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BenefitsLink > Q&A Columns >

Stop, Look & Listen: Railroad Retirement Benefits Q&A

Answers are provided by Robert S. Kaufman

What You Should Know Before Divorcing a Rail Worker

(Posted June 17, 2004)

Question 466: I am in the process of getting a divorce. I was married in 1997 and was seperated in 2001. How much am I entitled to? Because we still are not divorced, does the paperwork we will file with RRB show the date of marriage and pay benefits through the date of divorce rather than date of seperation? Is it what he earned while we were married or the entire time he works there? How is the amount of the split decided on?

Answer: There are benefits provided by law for a divorced spouse or widow. The amount does not have anything to do with how long the marriage lasted but the parties have to be married for at least 10 years for those benefits to be payable.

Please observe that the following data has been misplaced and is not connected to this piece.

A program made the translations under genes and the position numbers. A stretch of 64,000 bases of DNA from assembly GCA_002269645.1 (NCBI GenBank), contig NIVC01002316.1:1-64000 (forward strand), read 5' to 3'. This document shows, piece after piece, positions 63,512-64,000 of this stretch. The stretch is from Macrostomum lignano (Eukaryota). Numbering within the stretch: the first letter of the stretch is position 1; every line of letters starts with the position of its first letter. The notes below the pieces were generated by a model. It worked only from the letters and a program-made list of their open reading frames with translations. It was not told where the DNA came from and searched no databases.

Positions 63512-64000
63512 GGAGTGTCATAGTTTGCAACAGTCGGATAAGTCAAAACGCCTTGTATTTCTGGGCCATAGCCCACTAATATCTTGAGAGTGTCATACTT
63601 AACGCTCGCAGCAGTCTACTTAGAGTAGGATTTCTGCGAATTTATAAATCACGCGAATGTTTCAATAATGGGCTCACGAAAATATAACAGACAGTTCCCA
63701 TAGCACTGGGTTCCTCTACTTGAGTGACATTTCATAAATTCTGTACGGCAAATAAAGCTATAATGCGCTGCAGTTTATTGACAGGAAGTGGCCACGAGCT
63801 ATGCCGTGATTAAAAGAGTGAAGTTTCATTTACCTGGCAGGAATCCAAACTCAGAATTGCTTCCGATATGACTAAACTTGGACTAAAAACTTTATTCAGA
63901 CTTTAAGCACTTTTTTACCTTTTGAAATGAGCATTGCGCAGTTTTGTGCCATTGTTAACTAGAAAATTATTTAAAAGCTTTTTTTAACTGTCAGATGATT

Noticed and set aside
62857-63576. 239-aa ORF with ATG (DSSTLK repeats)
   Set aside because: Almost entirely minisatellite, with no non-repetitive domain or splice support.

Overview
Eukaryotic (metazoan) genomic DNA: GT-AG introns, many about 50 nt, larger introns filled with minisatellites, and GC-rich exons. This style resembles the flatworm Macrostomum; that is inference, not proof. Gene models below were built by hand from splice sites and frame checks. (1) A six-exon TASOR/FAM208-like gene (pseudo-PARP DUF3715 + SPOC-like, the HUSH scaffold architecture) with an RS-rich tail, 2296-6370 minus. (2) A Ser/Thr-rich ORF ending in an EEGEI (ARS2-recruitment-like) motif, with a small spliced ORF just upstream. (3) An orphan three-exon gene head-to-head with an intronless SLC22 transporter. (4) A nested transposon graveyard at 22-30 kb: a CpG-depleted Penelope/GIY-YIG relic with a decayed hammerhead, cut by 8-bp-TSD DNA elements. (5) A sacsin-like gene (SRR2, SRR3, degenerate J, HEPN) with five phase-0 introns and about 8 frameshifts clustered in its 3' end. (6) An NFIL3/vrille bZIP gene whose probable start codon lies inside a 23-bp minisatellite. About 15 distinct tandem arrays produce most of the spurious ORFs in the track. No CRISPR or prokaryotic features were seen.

In addition, the Railroad Retirement program recognizes the division of the rail worker's Tier 2 benefit directed by a property settlement in a final divorce decree. The amount of the Tier 2 paid to a divorced spouse is decided by an agreement between the two parties. It might be based upon the duration of the marriage compared to the length worker's railroad career.

Until the divorce is final, you would be entitled to a normal spouse annuity through the month preceeding the month in which the divorce is final.

Important notice:

Answers are provided as general guidance on the subjects covered in the question and are not provided as legal advice to the questioner or to readers. Any legal issues should be reviewed by your legal counsel to apply the law to the particular facts of this and similar situations.

The law in this area changes frequently. Answers are believed to be correct as of the posting dates shown. The completeness or accuracy of a particular answer may be affected by changes in the law (statutes, regulations, rulings, court decisions, etc.) that occur after the date on which a particular Q&A is posted.

Copyright 1997-2017 Robert S. Kaufman
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